Despite years of work to stamp it out, hazing remains a serious issue on many college and university campuses. The most recent case to make headlines involved the death of Robert Champion at Florida A&M in a hazing incident last year.
Note that the facts are not particularly in dispute here. The autopsy report (you can get to it through the story linked above) ruled his death a homicide. The university's president subsequently resigned.
Unsurprisingly, Champion's parents have sued several defendants, including the university. One presumes that the Florida A&M legal team has been preparing for this since day one - this lawsuit was as predictable as the sunrise.
But rather than try to reach a settlement - much as Penn State has indicated it will do with the victims of its recent scandal - FAMU has decided to fight the suit in court. And, apparently listening to the "admit nothing, contest everything" school of legal defense, they have adopted this as their primary response:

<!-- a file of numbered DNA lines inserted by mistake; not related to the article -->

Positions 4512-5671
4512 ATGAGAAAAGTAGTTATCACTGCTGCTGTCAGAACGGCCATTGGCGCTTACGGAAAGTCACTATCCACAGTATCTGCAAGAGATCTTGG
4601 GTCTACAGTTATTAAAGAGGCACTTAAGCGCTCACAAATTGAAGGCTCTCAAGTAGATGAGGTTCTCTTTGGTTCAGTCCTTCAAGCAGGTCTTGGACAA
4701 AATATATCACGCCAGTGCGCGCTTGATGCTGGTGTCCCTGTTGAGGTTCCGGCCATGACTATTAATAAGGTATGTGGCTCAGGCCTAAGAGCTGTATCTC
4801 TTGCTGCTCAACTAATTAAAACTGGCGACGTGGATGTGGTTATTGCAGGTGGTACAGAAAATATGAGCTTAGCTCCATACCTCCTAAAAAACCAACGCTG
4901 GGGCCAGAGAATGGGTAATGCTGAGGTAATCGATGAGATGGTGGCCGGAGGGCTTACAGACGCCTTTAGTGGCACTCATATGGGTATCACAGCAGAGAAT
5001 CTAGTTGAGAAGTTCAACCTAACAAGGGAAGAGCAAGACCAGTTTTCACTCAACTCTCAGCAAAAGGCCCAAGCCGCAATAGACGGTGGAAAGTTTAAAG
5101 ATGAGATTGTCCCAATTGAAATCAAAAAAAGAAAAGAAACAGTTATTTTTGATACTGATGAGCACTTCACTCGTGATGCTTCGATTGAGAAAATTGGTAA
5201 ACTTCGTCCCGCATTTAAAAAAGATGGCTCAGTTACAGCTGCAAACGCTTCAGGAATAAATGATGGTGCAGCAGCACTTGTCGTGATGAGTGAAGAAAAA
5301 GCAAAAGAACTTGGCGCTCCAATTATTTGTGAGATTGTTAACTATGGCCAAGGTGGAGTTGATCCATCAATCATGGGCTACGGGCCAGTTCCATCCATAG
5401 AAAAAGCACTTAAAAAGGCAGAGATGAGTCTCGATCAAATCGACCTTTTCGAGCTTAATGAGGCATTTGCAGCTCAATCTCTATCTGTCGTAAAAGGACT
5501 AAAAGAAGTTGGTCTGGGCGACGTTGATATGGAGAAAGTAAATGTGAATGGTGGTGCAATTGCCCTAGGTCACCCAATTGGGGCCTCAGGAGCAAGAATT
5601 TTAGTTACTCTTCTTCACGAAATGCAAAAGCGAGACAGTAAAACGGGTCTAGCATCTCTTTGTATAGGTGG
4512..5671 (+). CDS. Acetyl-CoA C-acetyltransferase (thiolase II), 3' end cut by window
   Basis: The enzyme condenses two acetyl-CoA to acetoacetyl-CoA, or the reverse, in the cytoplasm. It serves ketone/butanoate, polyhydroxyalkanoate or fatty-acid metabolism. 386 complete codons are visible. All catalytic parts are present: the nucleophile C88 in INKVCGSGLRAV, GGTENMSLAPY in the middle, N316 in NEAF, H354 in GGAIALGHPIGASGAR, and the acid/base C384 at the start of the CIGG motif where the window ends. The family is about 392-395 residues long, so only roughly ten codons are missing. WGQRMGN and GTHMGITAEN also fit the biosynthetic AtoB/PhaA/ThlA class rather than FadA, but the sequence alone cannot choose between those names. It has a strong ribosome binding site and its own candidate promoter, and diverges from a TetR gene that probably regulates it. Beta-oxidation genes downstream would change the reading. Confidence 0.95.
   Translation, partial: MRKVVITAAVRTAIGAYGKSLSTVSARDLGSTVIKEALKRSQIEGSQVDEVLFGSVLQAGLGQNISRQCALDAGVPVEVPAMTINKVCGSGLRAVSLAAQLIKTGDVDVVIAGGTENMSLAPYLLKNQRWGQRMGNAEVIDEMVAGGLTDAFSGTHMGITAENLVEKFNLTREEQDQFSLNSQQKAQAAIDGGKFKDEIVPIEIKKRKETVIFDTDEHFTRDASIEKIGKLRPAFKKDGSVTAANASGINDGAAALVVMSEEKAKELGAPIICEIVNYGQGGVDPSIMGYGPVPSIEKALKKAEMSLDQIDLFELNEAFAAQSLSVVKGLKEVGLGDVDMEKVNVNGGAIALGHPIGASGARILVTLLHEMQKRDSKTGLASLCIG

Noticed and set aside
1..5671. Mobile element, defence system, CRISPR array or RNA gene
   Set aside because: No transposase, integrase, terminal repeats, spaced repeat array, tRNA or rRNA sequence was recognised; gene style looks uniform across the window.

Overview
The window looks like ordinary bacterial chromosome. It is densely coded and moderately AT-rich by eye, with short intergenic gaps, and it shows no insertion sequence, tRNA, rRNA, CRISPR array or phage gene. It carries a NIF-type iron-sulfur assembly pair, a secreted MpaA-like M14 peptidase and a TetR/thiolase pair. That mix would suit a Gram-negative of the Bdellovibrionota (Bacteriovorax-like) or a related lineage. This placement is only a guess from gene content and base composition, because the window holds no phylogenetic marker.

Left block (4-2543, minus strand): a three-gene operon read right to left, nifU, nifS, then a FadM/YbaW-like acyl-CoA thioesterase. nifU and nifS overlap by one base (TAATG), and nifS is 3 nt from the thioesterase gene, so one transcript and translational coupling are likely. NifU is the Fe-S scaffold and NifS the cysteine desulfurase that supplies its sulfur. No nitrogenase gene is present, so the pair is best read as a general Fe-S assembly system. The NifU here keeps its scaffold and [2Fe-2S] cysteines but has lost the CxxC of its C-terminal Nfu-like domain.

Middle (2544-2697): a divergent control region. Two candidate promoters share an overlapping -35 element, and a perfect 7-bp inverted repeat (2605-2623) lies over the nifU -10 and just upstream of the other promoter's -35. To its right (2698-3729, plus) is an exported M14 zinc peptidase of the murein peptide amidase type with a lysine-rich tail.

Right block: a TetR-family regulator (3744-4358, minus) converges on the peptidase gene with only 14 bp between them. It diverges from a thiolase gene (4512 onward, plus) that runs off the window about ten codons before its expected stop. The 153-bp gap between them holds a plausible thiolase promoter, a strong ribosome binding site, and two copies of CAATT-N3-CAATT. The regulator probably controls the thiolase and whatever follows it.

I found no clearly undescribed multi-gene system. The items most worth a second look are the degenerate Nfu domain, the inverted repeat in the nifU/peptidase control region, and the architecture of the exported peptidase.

There comes a time, especially in extraordinary cases like this, where you should stop listening to your lawyers, fall on your sword, and do the right thing. If this lawsuit goes before a jury, it's hard to imagine a group of 12 folks - some of them likely parents themselves - accepting this line of argument. Moreover, even if they do manage to "win" the lawsuit, they will be forever known as the university that blamed the murder victim for his own death.
Frankly, I find it hard to say much more about this. This is so obviously horrible, such a clear failure of both moral vision and rational self-interest, that it boggles the mind. One wonders how the rest of the university community, or its alumni base, will react. I hope that some group - perhaps the faculty, or alumni, or students themselves - can put a stop to this madness before the current administration destroys what's left of the institution's credibility.